Step Back in Time features news items from The Daily Star 25 and 50 years ago.
25 years ago
Jan. 5, 1988
Patricia Fiederer hopes to have 69 mobile home sites ready in Otego by spring.
The park will be among at least 205 new mobile home sites at seven different Otsego County parks in the future. Fiederer said she plans to add another 30 sites in Worcester later.
She expects to have no problem filling the parks. The demand — largely among retired people and young couples — exists and is increasing, she said.
Another four parks are slated to be expanded, including Melody Village in the town of Oneonta, by 23 units, Fritts Mobile Home Park in Hartwick by 10 units, Oneida Village Mobile Home Park in the town of Oneonta, and Foxwood Mobile Home Park in the town of Richfield by 16 units.
New parks planned in the county include Fiederer’s Mill Creek Estate in Otego, Susquehanna Mobile Home Park in Unadilla with 55 units and Wharton Valley Mobile Home Park in Plainfield.
New York State has the highest input of mobile homes in the nation, said Fiederer, who is president of the New York Manufactured Housing Association. Sites are being snapped up, she said.
50 years ago
Jan. 5, 1963
What does a television repair man do when he’s stranded on top of a snow-capped mountain for 23 hours after his helicopter crashed and he’s waiting to be rescued?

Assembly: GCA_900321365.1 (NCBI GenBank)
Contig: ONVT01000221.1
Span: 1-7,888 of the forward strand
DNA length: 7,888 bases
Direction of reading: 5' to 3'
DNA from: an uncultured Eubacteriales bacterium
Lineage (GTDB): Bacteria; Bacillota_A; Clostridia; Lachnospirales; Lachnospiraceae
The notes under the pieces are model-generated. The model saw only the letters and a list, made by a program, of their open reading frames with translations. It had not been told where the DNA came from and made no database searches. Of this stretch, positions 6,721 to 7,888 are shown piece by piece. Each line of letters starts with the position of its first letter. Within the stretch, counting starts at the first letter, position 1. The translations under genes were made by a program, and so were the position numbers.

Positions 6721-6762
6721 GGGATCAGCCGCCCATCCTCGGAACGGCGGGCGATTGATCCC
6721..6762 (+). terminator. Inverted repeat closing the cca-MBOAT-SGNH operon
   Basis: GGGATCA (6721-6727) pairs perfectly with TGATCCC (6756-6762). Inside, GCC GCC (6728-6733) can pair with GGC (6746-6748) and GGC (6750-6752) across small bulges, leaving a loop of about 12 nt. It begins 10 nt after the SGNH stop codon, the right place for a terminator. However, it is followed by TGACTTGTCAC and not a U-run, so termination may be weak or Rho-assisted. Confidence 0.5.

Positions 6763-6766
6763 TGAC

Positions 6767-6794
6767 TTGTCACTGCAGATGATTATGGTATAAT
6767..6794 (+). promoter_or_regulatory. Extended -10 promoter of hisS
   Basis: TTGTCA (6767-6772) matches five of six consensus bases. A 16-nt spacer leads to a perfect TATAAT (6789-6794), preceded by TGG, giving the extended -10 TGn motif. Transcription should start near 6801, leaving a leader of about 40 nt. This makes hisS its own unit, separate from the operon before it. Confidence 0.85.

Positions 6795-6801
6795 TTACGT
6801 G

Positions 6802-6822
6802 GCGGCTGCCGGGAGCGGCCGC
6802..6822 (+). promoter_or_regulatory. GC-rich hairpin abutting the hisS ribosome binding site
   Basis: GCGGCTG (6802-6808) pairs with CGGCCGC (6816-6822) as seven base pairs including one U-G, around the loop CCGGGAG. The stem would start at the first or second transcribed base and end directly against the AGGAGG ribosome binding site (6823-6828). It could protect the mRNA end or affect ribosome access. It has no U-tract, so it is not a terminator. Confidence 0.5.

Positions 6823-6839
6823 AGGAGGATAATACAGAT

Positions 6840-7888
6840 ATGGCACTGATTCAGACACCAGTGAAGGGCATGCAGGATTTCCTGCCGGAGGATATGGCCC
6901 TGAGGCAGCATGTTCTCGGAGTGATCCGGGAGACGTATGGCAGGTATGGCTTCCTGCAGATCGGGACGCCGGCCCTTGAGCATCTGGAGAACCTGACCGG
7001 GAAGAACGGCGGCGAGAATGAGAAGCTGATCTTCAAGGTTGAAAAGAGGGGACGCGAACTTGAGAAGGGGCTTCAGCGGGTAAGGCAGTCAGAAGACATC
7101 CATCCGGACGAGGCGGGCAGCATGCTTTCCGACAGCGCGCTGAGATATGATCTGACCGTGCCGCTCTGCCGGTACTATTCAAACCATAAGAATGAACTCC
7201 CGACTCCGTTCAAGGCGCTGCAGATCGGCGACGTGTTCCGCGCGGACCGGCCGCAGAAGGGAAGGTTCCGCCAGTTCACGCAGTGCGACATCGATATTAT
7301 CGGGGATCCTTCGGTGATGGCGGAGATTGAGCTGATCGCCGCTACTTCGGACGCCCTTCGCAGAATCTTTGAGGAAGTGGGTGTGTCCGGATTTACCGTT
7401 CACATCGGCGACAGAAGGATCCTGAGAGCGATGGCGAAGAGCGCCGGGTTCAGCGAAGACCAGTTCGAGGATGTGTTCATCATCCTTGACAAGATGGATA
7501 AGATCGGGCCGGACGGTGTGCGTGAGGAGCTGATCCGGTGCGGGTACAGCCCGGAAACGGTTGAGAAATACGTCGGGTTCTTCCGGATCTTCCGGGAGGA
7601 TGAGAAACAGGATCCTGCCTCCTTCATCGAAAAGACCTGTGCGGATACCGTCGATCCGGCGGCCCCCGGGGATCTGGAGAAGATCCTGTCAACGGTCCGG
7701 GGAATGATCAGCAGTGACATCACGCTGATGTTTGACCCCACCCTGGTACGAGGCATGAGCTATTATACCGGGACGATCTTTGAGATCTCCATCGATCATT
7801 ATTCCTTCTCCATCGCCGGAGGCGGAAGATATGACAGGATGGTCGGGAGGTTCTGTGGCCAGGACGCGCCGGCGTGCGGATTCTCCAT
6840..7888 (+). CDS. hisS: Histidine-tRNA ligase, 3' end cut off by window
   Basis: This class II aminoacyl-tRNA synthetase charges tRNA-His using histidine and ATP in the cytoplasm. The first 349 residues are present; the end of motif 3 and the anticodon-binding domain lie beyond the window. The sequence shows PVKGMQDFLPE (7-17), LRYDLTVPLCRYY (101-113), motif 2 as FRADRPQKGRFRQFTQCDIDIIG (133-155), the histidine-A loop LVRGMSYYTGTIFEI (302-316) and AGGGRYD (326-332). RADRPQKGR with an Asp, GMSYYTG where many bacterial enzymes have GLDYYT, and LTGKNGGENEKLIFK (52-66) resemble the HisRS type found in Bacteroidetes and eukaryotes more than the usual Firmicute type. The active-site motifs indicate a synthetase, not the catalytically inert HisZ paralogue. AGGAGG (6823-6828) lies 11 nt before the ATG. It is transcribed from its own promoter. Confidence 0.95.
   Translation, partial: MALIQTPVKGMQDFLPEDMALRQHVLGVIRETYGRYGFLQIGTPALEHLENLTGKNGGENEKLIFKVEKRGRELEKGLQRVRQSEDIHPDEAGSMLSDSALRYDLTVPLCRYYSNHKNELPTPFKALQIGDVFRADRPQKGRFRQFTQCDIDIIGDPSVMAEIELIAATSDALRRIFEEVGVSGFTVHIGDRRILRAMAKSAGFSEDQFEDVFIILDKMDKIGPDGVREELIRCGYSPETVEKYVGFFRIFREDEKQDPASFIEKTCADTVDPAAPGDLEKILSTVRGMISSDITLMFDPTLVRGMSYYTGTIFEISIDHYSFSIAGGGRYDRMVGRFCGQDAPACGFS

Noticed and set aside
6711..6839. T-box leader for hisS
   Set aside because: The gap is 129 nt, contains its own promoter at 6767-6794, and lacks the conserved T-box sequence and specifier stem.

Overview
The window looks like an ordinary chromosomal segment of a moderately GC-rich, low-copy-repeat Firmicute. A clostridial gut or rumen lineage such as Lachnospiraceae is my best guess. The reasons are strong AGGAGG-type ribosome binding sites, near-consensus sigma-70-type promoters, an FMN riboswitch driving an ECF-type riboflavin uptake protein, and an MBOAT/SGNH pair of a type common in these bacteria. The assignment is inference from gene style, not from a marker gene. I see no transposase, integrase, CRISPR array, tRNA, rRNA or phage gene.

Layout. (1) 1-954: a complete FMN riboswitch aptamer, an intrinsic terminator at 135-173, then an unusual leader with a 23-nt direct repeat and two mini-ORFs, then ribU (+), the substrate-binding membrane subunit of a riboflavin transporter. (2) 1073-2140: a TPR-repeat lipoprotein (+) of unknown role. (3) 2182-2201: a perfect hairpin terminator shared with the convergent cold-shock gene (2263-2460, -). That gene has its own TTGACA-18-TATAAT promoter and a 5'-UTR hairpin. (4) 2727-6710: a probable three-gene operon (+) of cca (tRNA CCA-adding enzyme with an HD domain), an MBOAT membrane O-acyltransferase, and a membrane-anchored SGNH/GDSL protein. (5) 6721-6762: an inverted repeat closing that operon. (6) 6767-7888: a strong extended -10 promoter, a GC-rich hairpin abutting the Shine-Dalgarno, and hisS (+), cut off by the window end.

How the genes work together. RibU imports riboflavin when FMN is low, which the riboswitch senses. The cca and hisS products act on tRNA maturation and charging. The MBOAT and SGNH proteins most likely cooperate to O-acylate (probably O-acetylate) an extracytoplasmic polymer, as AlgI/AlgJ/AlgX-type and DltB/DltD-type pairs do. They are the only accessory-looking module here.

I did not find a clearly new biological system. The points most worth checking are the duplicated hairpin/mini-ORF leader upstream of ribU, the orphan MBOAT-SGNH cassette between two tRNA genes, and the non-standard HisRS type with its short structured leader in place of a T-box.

That’s the answer of Albert Bagnardi of Belmont Circle North in Oneonta who with Francis DeJohn of Ilion spent Thursday night on top of Graham Mountain about 10 miles south of Margaretville.
State Police and Conservation officials were able to reach the stranded pals around noon Friday.
Mr. Bagnardi and the pilot of the new helicopter spent most of their time in a microwave relay station atop the mountain, which rises almost 4,000 feet in the air and is known by many local residents as “double-top peak.”
Neither man was injured in the helicopter crash which occurred at 1:30 p.m. Thursday.
“We weren’t hurt in the crash. The copter got caught in a draft and we started to go down. The chopper’s blades were moving slowly and we landed in some brush,” Mr. Bagnardi said.
Fortunately the pair were in contact with Oneonta Video Inc. in Oneonta.
The downed duo told Video they were unhurt.
Because there was no personal injury, Air Force personnel and State Troopers were reluctant to send in a military helicopter. Instead, troopers from the Margaretville substation began rescue operations early Friday morning.
The troopers rode as far as they could on a “sno-cat” and when this equipment bogged down they set out on snowshoes.
Drifts of up to four and five feet of snow isolated the pair from civilization.